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By Dr. Keith Skene, Director of the Biosphere Research Institute.

Sustainable Economics

– built on sand, not rock? We need to take our place on the seesaw of social, ecological, and economic sustainability, preparing to be sub-optimal for the sake of overall balance, and to practice bioparticipation, not biomimicry. 4 | SUSTAINABLE BUSINESS MAGAZINE

If you are going to attempt to build a better economic future that embraces both society and the environment, at least make sure you don’t use rotten wood. I suppose it all started with Kenneth Boulding and his famous analogy, Spaceship Earth. This suggested that the planet was a closed system, and that sustainability represented perfect cycling of waste. If we mimicked the planet in our sustainable economic programs, then all would be well. Tighten the industrial cycles and the spaceship could boldly go wherever it wanted. This has brought about many schools of thought, from natural capitalism and biomimicry to the circular economy of China and Europe, and from zero waste to waste-is-food. Nature can be fixed, and if it can’t, then it can be replicated. As the Marquis de Condorcet famously said “nature has fixed no limits on our hopes”.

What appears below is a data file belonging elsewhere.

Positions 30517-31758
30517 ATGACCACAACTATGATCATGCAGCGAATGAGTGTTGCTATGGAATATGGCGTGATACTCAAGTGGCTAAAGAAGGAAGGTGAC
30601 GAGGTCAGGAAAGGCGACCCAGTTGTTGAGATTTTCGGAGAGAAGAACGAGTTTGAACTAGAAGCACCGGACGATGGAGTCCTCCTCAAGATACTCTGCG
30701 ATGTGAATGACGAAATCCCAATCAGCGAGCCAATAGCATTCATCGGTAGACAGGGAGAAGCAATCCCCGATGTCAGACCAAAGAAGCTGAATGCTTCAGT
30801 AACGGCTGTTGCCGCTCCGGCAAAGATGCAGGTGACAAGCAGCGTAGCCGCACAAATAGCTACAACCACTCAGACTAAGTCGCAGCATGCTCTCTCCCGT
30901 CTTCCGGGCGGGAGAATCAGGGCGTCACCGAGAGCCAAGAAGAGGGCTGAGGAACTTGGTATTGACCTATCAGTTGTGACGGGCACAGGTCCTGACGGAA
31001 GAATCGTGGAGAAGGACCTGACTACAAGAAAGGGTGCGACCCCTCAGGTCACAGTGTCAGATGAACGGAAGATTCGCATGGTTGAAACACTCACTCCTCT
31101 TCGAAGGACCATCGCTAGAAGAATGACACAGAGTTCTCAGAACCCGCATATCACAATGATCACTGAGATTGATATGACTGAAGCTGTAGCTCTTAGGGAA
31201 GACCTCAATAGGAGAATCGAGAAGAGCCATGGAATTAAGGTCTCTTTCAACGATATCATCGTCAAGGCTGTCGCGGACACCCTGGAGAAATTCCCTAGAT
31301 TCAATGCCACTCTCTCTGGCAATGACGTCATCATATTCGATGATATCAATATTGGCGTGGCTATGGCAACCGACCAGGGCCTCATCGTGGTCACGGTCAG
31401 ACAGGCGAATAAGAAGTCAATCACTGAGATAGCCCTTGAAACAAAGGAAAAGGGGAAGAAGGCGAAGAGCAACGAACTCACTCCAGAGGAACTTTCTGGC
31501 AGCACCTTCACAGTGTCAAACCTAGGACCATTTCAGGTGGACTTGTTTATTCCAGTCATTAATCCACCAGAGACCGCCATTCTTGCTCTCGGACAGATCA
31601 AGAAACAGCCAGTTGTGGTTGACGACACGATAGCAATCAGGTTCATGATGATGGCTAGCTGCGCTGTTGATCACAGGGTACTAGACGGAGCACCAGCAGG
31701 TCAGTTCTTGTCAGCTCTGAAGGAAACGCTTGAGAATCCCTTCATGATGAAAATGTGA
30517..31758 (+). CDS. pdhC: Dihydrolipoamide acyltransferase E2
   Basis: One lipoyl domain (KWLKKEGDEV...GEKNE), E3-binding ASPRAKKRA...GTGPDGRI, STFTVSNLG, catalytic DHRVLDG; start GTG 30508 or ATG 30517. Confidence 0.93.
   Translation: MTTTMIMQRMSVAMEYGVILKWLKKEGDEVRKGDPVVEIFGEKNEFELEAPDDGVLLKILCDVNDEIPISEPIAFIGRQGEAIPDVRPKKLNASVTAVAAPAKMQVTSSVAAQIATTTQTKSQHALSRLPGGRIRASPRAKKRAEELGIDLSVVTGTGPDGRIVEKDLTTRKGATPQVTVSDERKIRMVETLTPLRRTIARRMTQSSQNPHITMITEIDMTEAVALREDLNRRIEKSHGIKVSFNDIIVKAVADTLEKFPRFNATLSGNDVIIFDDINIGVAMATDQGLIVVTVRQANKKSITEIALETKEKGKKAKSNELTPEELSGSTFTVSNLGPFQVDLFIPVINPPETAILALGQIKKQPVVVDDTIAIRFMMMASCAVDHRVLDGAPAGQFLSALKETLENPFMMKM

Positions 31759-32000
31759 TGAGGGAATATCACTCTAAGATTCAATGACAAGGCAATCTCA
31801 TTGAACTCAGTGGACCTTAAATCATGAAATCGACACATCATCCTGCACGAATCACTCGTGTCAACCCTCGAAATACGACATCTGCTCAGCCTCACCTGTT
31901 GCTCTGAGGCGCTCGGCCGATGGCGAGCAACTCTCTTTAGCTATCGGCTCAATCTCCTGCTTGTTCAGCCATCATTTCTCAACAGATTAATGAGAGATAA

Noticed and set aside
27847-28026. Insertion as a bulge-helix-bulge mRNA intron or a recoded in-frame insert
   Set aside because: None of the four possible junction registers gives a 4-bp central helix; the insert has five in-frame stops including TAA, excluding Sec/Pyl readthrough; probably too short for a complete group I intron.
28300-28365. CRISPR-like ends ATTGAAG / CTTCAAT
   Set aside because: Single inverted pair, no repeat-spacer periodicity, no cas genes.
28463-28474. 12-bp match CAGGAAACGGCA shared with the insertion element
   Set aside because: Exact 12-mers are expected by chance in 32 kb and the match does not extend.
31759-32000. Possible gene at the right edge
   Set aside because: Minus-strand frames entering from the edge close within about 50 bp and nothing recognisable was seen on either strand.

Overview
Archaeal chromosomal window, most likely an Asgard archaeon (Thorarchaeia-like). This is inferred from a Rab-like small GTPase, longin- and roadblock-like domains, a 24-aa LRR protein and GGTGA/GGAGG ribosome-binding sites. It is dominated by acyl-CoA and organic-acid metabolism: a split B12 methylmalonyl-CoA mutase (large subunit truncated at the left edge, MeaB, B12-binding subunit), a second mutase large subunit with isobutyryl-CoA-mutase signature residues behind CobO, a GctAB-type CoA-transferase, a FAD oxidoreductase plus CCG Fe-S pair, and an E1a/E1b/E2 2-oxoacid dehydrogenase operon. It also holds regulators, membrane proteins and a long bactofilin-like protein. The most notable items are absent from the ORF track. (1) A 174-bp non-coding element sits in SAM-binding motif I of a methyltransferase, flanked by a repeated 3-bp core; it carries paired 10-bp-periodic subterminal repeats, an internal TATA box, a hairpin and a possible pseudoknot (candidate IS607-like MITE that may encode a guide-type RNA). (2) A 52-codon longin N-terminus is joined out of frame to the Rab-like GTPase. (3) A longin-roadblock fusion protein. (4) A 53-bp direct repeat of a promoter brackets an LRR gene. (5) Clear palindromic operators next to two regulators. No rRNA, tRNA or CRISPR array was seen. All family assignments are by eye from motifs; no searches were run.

Sustainable Business Magazine  

Issue 03/15